instructions were always extremely detailed, ie Noah's Ark; the Ark of the Covenant; the Mosaic Law; invasion of Jericho, just to name a few.}   Verse 19 reconfirms that the Lord showed to David the plan of the Temple.  David did not design any part of it. God gave him all the details and David wrote them down.  In vss 11--> David presented the plans God gave him to Solomon.  He starting with the portico, then all of the structures to follow,  All of these plans made up the Temple and all of its support buildings, the royal palace which would include housing for the queen and all of the king's concubines, all government  administration buildings, and all buildings necessary to store supplies and provender for the Temple and the king.  In verses 20-21 were David's final words of advice for Solomon.  He told him to "be strong and of good courage".  {God gave this advice to Joshua a number of times.}  David encouraged Solomon that the  Lord would not fail him, but he must do his part and work hard to complete the project.

Chapter 29:1-9 - Gifts for the Temple

 Verses 1-5 tell us that David was worried because Solomon was young and did not have the experience necessary for the task ahead of him.  David had done all that he could to prepare for the work. Now he was appealing to the people to support Solomon.  He goes on to list some of the many things that he had provided for the project.  David's listing of his gifts to the Temple led the leaders and officers who were present to commit not only to help Solomon, but also contribute gifts for the building of the Temple.  Note in verse nine that the people "rejoiced" in all of the giving toward the Lord's Temple.

Verses 10-20  -  Prayer of Thnaksgiving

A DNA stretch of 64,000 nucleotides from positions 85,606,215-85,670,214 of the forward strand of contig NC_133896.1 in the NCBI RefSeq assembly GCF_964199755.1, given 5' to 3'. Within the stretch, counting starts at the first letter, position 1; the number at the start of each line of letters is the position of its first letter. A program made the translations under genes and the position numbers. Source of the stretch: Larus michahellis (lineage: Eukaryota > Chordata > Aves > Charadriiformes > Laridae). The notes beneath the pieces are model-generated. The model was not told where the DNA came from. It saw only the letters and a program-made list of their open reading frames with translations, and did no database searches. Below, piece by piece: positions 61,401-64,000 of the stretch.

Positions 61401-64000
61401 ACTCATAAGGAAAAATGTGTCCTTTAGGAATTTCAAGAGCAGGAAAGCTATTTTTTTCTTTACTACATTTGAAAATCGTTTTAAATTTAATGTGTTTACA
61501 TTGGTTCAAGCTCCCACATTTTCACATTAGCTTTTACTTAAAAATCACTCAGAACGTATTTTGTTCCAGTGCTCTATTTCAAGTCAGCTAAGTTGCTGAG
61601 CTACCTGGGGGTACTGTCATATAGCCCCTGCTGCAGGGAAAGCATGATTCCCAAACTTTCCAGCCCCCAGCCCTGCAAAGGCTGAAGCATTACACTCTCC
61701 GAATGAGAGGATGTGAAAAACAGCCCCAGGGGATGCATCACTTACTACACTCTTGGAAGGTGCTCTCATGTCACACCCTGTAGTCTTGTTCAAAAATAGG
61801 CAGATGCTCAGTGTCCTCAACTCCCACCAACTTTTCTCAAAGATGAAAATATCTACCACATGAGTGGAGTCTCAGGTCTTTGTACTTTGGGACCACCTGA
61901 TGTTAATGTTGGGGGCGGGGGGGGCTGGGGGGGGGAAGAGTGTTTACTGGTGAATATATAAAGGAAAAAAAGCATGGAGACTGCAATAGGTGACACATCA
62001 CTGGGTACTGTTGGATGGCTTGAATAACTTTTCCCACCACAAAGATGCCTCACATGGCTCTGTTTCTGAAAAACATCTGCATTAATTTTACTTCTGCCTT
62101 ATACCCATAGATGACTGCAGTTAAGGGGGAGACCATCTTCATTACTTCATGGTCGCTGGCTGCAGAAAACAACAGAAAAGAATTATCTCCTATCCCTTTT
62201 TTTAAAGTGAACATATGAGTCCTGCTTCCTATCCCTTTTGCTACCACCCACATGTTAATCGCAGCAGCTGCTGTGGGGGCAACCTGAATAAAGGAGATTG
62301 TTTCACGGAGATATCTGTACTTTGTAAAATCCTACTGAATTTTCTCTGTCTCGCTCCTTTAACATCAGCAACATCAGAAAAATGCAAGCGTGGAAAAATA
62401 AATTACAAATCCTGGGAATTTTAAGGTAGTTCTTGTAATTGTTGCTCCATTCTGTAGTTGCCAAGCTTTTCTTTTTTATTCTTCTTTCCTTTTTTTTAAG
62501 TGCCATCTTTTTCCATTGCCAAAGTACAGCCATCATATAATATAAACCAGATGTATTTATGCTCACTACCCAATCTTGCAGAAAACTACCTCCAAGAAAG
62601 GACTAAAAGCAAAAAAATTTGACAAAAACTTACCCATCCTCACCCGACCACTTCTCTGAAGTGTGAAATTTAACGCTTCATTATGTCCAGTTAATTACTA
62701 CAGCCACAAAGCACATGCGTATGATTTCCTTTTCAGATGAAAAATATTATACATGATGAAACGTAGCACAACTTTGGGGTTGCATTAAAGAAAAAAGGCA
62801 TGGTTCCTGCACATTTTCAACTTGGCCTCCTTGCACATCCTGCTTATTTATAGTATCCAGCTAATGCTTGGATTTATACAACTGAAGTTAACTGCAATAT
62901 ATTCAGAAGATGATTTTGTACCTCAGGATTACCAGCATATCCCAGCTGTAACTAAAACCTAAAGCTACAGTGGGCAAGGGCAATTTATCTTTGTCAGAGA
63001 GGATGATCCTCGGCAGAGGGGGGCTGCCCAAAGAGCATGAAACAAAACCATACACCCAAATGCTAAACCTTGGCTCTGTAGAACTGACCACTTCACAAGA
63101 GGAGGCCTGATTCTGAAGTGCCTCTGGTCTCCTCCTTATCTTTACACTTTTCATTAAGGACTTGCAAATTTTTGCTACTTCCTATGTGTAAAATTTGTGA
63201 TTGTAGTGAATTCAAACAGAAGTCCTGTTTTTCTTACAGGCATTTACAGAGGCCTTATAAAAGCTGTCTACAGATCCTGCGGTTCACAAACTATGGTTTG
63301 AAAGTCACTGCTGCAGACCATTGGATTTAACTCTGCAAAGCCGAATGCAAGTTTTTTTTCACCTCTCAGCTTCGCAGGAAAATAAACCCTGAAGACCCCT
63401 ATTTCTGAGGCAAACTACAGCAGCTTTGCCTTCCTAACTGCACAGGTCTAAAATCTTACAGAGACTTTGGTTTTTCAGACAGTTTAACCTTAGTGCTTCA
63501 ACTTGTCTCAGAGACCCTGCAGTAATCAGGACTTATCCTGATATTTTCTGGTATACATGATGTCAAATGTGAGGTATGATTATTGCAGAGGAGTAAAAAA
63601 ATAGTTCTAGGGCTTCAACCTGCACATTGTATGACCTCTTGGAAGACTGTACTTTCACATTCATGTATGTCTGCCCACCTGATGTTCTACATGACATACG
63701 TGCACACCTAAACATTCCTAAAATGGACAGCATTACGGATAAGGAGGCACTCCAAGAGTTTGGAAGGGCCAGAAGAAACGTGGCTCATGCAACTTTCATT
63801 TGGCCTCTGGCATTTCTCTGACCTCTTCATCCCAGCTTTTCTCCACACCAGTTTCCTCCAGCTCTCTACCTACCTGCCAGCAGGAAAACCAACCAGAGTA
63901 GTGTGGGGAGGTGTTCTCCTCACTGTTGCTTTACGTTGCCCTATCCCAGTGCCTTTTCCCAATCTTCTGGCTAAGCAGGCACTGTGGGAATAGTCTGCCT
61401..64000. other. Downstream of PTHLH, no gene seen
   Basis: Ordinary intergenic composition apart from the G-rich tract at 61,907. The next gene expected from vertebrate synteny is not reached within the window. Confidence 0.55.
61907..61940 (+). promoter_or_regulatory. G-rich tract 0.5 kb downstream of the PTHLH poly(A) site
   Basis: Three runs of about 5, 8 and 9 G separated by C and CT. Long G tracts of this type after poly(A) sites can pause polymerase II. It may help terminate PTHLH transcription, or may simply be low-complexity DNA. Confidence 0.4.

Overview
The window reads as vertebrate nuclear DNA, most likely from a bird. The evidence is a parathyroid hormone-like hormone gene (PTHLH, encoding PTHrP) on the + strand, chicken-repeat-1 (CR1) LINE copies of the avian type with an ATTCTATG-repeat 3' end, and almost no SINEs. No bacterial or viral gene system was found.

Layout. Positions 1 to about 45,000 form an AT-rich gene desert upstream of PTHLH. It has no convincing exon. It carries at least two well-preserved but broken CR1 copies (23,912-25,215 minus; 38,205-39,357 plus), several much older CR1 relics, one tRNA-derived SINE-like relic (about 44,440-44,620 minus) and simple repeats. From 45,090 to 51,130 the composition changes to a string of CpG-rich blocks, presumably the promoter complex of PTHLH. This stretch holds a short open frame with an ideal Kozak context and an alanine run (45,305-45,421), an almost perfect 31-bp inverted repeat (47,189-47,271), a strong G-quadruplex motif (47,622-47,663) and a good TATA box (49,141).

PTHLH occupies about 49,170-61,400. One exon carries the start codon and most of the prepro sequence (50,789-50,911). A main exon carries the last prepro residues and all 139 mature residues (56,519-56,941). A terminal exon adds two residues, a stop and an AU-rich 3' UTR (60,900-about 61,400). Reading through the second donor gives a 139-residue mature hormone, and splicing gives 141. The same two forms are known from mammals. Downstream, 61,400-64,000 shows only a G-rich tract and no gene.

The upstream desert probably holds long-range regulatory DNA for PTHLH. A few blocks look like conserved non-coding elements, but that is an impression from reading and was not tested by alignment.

This prayer in vss 10-13 is vintage David.  Take a moment to read it.  He cannot thank God enough for bestowing blessings upon blessings on David and Israel.  Then, as is also very David, he expresses his humility, amazed that God chose him to be the recipient of so much.  Then in verse 20 he gives the whole  assembly permission to burst out into praise, as they bowed and lay prostrate before the Lord.

Verses 21-25  -  Solomon Pronounced King of Israel

During this assembly, many sacrifices were made.  The atmosphere was festive to say the least.  Nearing the end of this, while all the elders and leaders were together in Jerusalem, they officially acknowledged Solomon as the king of Israel.  He would not take the throne until his father's death, but now while he was still alive, David would know that his wishes will be honored, and Solomon would succeed him as king.  Very few kings have had such luxury.

Verses 26-30  -  David's Death

David's life was full, from the time he was a small boy up to the time of his death.  David reigned as king for 40 years.  Seven years as the king of Judah, and 33 years as king of all Israel.  The Scripture tells us that all of David's activities were recorded by Samuel, Gad, and Nathan.  We do not yet have the scrolls recorded by Gad and Nathan, but we do have I & II Samuel and I Chronicles that give us generous insight to this wonderful man that holds a special place in the History of civilization.

Next Post  -  The Second Book of Chronicles